It’s probably not news to any Roomba owner or anyone who uses a smart device but they’re collecting data every time they’re in use. The Roomba collects data about your home so it knows where to go to vacuum up those potato chip crumbs and dust.
Is Your Data at Risk With a Roomba?
iRobot, the maker of the Roomba assures customers that it does not sell data it collects. Instead the company says the data Roomba collects is improve its cleaning ability and provide customers data about Roomba’s cleaning performance.
iRobot’s Roomba i7+ can create maps of your home and could be used to help connect other smart home devices. iRobot and Google announced in 2018 that they partnered to enhance smart homes.
“Much like assigning smart lights or other smart devices to rooms in the home, the Assistant only learns what names people have given to areas of their homes, so that it can then deploy the iRobot i7+ to that area,” Google said in a statement to The Verge. “We do not receive any information on the layout of the home or where the areas are, respectively.”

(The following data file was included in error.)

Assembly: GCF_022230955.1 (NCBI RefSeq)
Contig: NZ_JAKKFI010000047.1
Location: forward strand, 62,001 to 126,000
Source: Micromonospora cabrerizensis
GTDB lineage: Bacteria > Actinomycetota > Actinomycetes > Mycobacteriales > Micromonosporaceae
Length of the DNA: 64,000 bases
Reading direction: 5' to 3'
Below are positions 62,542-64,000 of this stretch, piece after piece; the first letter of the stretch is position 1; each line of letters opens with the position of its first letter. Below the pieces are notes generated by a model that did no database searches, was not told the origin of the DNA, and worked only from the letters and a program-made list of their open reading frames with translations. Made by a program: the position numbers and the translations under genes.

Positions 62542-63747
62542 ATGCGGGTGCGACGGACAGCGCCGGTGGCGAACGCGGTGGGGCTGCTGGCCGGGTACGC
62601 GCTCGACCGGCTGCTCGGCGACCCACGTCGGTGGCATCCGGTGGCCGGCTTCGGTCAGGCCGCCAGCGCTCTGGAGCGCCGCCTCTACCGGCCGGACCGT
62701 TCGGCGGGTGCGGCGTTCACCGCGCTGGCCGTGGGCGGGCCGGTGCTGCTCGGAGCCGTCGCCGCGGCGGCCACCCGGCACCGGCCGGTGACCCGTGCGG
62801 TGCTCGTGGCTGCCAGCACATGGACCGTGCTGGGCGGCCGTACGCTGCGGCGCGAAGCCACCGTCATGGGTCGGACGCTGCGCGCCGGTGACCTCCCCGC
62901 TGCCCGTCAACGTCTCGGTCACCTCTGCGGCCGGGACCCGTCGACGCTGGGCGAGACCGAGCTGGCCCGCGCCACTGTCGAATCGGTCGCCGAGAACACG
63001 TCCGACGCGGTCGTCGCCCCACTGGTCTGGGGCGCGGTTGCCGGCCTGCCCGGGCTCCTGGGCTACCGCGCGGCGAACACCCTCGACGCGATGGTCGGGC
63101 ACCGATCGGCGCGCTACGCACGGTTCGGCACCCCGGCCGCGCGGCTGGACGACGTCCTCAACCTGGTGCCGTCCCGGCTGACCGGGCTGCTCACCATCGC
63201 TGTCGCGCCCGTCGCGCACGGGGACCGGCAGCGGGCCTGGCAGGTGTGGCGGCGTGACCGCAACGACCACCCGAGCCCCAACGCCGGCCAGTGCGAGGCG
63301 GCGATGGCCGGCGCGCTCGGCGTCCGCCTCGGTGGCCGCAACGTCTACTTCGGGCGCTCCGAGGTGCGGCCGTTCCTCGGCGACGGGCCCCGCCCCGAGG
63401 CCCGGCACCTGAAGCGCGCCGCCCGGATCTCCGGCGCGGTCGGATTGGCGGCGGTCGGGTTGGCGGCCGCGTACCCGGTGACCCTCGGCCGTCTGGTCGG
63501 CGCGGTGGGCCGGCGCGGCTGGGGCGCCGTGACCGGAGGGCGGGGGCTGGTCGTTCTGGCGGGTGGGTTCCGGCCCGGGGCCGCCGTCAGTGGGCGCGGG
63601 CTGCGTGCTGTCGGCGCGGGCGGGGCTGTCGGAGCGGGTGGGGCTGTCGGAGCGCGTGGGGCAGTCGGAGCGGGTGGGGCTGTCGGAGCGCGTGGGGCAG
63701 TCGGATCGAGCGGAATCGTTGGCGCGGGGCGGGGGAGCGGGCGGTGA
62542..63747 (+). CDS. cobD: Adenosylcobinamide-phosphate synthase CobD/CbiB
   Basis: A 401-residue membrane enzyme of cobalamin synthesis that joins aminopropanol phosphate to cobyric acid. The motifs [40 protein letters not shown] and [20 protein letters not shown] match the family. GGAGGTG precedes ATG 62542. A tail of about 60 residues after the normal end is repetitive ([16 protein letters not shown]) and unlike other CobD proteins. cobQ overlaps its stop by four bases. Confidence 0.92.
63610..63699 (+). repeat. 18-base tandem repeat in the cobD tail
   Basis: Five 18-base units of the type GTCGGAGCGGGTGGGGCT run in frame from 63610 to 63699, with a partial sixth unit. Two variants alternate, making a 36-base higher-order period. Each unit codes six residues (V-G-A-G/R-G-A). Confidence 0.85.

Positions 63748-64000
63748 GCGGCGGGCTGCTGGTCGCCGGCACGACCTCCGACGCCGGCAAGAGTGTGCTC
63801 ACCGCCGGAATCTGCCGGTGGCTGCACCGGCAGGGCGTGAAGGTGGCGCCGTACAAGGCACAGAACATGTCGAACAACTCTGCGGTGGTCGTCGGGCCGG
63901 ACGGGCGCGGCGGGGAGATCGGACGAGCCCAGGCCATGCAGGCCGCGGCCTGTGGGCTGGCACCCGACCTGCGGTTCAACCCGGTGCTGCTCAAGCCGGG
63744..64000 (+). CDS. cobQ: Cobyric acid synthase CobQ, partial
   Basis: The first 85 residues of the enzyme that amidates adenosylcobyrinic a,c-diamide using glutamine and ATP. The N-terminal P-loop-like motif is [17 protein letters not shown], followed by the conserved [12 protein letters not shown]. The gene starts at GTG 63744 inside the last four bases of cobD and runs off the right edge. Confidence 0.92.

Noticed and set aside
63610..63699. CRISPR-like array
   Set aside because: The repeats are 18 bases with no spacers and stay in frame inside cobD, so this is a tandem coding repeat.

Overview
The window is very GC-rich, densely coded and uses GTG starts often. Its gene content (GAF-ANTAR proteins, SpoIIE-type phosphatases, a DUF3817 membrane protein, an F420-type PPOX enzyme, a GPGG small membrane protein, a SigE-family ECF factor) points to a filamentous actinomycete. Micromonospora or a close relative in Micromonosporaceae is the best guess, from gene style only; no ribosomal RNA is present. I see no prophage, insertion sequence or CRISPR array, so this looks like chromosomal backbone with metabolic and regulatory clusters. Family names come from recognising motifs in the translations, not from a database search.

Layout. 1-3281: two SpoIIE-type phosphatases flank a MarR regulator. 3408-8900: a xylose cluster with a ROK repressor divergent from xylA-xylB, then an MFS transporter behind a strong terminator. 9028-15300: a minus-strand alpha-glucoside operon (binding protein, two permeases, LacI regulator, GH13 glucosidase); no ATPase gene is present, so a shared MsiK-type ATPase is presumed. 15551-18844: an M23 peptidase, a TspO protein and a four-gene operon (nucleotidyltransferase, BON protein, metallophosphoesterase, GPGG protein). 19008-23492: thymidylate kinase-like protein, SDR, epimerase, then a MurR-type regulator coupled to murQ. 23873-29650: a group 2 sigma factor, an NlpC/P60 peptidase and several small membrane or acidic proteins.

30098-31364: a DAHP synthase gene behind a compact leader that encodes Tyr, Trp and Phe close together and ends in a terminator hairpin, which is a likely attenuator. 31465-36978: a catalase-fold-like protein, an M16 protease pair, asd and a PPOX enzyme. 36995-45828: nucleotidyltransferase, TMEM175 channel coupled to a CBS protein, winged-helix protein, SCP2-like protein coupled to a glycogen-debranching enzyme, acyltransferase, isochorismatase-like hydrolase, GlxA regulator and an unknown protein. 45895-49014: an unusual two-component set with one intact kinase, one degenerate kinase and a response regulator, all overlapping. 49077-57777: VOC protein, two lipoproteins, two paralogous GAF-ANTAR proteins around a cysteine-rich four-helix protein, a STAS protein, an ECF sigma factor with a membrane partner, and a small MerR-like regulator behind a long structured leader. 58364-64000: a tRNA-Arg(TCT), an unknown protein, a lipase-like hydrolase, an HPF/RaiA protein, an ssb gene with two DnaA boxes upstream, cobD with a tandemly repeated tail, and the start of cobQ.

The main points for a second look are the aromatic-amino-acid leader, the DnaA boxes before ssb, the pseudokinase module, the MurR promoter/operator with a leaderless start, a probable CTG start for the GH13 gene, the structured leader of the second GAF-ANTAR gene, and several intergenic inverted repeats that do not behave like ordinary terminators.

The Roomba 900 Series, i Series and s Series, Braava jet m Series robot mops all use mapping data. Users who want to opt out of sending map data to iRobot’s cloud can do so through a switch in the mobile app.
What to Do Before You Get Rid of a Roomba?
Like computers and tablets, your going to want to erase all data from a Roomba before you get rid of it. This is how you can destroy a hard drive.
How Do You Erase Data From Your Roomba?
The best way to erase data from your Roomba before getting rid of it is to do a factory reset. This can be done through the iRobot HOME app.